Opinion delivered November 5, 1951. Rehearing denied December 10, 1951.
1. VENDOR AND PURCHASER — NOTICE OF DEFECTS IN TITLE. — If anything appears in an instrument in the vendor's chain of title that would put a prudent man on inquiry, the purchaser is charged, with actual notice of what he would have learned had he pursued the inquiry with reasonable diligence. 2. ESTOPPEL. — A party who, by his acts, declarations or admissions, induces another to conduct or dealings which he would not have otherwise entered upon is estopped to assert his rights afterwards to the injury of the party so mislead. 3. ESTOPPEL — VENDOR AND VENDEE. — Since DeLoach was by his conduct estopped from asserting title to the 40 acres of land as against C, who held under a deed from H, the common source, appellant, DeLoach's grantee, is also estopped. 4. ESTOPPEL — VENDOR AND VENDEE. — A vendee of one estopped from claiming title is also estopped. 5. QUIETING TITLE. — Appellees were, under the evidence entitled to have their title quieted as against the claim of appellant who held under DeLoach who had surrendered his rights to the land.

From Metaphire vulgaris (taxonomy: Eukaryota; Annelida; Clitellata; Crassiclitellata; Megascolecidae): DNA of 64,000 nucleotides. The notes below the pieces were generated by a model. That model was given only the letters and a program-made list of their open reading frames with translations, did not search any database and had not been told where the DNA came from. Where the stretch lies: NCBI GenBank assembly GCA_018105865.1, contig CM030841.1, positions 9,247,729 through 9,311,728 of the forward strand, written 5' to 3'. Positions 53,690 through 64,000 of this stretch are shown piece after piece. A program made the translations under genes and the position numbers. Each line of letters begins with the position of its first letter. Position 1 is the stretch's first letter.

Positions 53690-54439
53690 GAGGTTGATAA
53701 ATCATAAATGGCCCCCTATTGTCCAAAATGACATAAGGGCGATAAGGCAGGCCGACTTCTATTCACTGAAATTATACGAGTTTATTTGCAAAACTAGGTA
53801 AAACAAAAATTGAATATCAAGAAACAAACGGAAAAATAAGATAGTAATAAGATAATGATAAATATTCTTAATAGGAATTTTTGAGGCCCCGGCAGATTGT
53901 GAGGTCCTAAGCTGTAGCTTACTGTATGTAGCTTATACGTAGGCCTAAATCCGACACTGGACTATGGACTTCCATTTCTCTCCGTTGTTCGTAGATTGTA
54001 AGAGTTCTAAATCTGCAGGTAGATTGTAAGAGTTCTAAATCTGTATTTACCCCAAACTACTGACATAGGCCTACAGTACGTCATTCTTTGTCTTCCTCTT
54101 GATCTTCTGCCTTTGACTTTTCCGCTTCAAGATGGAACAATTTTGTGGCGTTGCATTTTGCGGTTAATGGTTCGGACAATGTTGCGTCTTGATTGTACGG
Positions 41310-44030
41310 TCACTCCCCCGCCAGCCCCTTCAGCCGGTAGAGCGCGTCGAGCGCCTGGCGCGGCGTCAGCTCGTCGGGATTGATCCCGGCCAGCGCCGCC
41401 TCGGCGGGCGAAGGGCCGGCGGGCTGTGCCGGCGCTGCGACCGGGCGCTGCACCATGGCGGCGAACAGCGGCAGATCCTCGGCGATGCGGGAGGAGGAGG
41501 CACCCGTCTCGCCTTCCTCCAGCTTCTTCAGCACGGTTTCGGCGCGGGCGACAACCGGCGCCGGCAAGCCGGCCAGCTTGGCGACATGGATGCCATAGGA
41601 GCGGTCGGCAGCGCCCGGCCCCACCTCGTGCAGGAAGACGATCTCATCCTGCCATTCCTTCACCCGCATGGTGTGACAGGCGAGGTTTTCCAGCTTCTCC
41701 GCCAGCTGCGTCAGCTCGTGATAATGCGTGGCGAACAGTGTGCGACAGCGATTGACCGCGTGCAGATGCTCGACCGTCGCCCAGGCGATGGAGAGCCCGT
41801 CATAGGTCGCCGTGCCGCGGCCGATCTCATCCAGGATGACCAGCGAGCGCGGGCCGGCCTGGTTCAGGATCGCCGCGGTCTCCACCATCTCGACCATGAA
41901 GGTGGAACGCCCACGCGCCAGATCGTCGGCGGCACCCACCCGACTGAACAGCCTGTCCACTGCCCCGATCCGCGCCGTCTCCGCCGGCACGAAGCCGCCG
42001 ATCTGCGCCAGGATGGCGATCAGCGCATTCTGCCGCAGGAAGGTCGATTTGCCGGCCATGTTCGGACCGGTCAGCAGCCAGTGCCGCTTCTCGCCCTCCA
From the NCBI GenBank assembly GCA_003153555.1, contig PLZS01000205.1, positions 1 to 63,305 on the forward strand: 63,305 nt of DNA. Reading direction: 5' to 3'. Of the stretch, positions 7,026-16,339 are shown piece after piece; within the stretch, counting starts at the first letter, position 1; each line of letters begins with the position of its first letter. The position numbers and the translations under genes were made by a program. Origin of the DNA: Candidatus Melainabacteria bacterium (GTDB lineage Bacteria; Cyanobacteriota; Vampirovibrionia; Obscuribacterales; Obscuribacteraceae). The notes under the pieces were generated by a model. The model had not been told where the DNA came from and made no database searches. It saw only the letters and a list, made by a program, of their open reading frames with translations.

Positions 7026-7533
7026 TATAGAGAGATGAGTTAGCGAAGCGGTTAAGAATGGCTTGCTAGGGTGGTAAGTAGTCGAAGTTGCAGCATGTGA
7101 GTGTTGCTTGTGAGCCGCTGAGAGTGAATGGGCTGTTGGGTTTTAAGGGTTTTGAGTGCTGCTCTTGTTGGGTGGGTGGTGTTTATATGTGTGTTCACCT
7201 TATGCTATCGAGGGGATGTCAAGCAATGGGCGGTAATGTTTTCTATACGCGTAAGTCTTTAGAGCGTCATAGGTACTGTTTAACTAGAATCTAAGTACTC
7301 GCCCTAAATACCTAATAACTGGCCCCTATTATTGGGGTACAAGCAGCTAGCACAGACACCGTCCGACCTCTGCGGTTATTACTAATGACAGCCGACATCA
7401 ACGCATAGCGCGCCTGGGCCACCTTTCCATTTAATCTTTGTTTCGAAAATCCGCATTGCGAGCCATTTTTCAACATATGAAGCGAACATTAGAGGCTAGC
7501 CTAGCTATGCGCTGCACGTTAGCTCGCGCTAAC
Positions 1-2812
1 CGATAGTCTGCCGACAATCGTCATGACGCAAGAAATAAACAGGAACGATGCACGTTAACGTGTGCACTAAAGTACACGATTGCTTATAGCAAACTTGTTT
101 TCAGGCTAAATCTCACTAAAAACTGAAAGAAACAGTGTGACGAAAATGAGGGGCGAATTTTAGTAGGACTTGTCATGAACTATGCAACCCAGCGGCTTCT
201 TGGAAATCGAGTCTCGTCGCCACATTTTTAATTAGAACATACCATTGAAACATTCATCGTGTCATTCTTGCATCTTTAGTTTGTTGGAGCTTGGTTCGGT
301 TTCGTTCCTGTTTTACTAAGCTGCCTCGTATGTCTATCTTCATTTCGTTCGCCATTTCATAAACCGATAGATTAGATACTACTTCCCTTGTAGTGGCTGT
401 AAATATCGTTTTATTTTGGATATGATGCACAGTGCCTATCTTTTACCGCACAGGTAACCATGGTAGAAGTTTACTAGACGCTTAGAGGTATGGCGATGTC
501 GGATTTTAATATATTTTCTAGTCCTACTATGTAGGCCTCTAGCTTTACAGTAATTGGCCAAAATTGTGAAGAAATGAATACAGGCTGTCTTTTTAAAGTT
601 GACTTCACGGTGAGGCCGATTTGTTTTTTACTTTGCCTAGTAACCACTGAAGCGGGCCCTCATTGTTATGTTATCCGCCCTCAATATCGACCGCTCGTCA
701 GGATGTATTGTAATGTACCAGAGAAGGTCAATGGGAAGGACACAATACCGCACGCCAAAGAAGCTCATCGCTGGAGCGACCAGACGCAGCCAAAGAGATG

Appeal from Cleburne Chancery Court; J. Paul Ward, Chancellor; affirmed.
Neill Reed and R. W. Tucker, for appellant.
G. P. Houston and J. L. Bittle, for appellee.
This is a suit by appellees, J. B. Dossett and D. L. Dossett, father and son, against appellant, W. W. Vaughn, in which each side seeks to quiet its title as against the other to a forty acre tract of land in Cleburne County, Arkansas.
The preponderance of the evidence tends to establish the following facts: The land in question was formerly owned by C. A. Hockett. On June 11, 1934, Hockett executed a deed conveying the land to Jesse DeLoach who, on the same date, executed a mortgage back to Hockett to secure payment of the purchase price of $120, payable $20 annually beginning November 1, 1934. The deed from Hockett to DeLoach was never placed of record, but the mortgage executed by DeLoach was filed for record August 5, 1935.